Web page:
The term “agroforestry” refers to land-use systems characterised by the management and integration of woody perennials (like trees and shrubs), agricultural crops and/or livestock on the same plot of lands. The three main types of agroforestry systems are indeed:
- Agri-silvicultural systems, which combine crops with trees;
- Silvopastoral systems, a combination of forestry and pastures for livestock;
- Agrosylvopastoral systems, which integrate three components, i.e. trees, animals and crops.
As opposed to traditional forestry and agriculture practices, agroforestry systems are dynamic and they focus on the ecological and economical interactions among the different components. The integration of trees, crops and/or livestock plays a key role in sustaining a diversified production, which benefits land users at all levels, from a social, economic and environmental perspective.
The cocoa tree, Theobroma cacao, is a small evergreen tree, native to the tropical regions of Mesoamerica, where it naturally grows beneath large tropical tree canopies in low light and high humidity conditions. These characteristics enable cocoa trees to thrive in fully or partially shaded conditions in agroforestry systems; despite this, cocoa monocultures are still a widespread reality.
This farming practice leads to higher yields in the short-term, but quickly causes ecosystem properties impoverishment, including degradation and dry up of soil, and nutrients loss. External inputs, like water, fertilisers and pesticides, become necessary in great quantity in order to maintain high yields in the long term. Considering that cocoa is often cultivated in small-holder farms, it is usually more convenient to cut down forest in new areas to make way for more cocoa monocultures. In this way, the short-term profitability is maximised at the expense of the environment. Monocultures are therefore a non-sustainable farming practice over the long-term, especially for small-holder farmers; it is also among the main causes of soil erosion, deforestation and biodiversity loss, which increases the vulnerability of the cocoa trees to pests and diseases, as well as to the impacts of climate change. On the opposite, agroforestry systems, like cocoa ones, are multi-functional systems that can provide several environmental, social and economic benefits.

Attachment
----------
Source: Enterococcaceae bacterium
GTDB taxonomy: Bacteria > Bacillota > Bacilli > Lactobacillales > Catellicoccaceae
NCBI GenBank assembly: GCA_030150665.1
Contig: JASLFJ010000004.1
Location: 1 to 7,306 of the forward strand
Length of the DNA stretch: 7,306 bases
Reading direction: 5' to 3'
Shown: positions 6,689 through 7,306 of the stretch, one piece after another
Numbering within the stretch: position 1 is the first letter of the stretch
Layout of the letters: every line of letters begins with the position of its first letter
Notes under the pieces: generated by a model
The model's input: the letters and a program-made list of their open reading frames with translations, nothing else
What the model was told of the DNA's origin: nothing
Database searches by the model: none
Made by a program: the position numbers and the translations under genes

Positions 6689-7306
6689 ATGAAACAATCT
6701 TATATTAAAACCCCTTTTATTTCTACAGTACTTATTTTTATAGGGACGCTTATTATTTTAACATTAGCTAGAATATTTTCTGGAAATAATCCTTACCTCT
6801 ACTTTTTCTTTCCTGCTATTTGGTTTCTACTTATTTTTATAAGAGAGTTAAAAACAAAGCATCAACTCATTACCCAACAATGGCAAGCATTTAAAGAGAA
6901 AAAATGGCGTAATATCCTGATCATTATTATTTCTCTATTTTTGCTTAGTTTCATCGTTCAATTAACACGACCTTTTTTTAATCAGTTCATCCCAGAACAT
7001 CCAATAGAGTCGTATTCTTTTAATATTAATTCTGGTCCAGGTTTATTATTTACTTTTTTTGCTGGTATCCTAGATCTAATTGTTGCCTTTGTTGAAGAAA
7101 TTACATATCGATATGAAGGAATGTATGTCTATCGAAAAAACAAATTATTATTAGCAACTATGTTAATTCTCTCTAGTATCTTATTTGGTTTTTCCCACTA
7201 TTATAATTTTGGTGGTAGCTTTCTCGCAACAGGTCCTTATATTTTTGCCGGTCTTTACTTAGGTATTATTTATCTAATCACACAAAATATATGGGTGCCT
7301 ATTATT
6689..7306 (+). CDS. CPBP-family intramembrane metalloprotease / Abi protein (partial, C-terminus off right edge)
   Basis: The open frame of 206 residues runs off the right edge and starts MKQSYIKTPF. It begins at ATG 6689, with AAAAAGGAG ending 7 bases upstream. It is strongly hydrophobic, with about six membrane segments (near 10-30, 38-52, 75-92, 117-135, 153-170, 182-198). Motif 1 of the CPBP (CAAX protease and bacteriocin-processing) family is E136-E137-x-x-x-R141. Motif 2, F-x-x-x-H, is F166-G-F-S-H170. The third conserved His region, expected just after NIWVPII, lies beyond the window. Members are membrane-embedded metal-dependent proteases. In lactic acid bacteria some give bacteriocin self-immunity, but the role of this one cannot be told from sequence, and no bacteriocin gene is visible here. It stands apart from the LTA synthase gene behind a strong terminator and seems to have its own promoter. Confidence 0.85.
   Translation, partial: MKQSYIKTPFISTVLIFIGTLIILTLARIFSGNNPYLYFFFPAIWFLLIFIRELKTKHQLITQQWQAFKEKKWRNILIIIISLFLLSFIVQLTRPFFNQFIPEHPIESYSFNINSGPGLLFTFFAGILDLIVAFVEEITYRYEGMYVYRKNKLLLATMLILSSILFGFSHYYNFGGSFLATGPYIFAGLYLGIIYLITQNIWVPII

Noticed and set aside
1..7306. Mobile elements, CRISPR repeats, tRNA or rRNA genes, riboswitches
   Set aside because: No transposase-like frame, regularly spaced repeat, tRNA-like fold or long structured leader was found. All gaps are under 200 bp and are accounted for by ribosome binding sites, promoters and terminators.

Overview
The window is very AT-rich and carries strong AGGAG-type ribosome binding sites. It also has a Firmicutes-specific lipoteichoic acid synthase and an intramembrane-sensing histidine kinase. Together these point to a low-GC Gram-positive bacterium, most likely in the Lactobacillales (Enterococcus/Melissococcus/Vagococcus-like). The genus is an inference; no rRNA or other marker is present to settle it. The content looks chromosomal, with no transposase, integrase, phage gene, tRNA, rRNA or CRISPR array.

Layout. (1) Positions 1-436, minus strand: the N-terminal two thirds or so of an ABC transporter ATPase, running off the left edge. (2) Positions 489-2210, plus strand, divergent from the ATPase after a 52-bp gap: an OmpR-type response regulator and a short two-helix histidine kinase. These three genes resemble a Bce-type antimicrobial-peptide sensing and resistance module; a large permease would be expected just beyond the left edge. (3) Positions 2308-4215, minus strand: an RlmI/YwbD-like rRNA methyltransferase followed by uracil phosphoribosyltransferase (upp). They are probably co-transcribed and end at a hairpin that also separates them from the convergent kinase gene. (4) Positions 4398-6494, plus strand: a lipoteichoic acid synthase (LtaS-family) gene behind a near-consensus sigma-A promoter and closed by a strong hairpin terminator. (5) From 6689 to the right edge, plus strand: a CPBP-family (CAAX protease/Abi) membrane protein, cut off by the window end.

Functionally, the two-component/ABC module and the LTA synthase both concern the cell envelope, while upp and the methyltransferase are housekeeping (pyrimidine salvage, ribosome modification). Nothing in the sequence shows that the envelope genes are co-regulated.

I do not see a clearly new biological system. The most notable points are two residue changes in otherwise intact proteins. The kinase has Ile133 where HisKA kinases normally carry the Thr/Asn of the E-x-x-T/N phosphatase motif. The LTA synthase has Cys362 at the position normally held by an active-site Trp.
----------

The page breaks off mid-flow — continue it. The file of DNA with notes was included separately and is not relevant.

Cocoa agroforestry systems can indeed contribute to enhance biodiversity, reduce soil erosion and show a better resilience to extreme events, like strong winds, high temperatures, intensive rainfall and floods. The shade tree species in cocoa agroforestry systems also help filter access to light, store water and nutrients and modify microclimatic conditions, like temperature and air water vapour content. The selection of adequate and different tree species plays also an important role in enhancing weed, pest and disease control: the increased availability of soil organic matter contributes to reducing the need for pesticides, herbicides and fertilisers.
From an economic point of view, cocoa agroforestry systems can improve yields on longer life-cycle and lead to more stable and diversified incomes, since productive shade trees can be useful for a wide range of products, like food, timber, fuel, etc.
Eventually, cocoa agroforestry systems have also a key role in climate change mitigation: the greater the number and size of shade trees, the greater the carbon stocks, thereby reducing the environmental footprint of agriculture compared to traditional farming practices.
Cocoa pods (© DR Cocoa Foundation, 2020)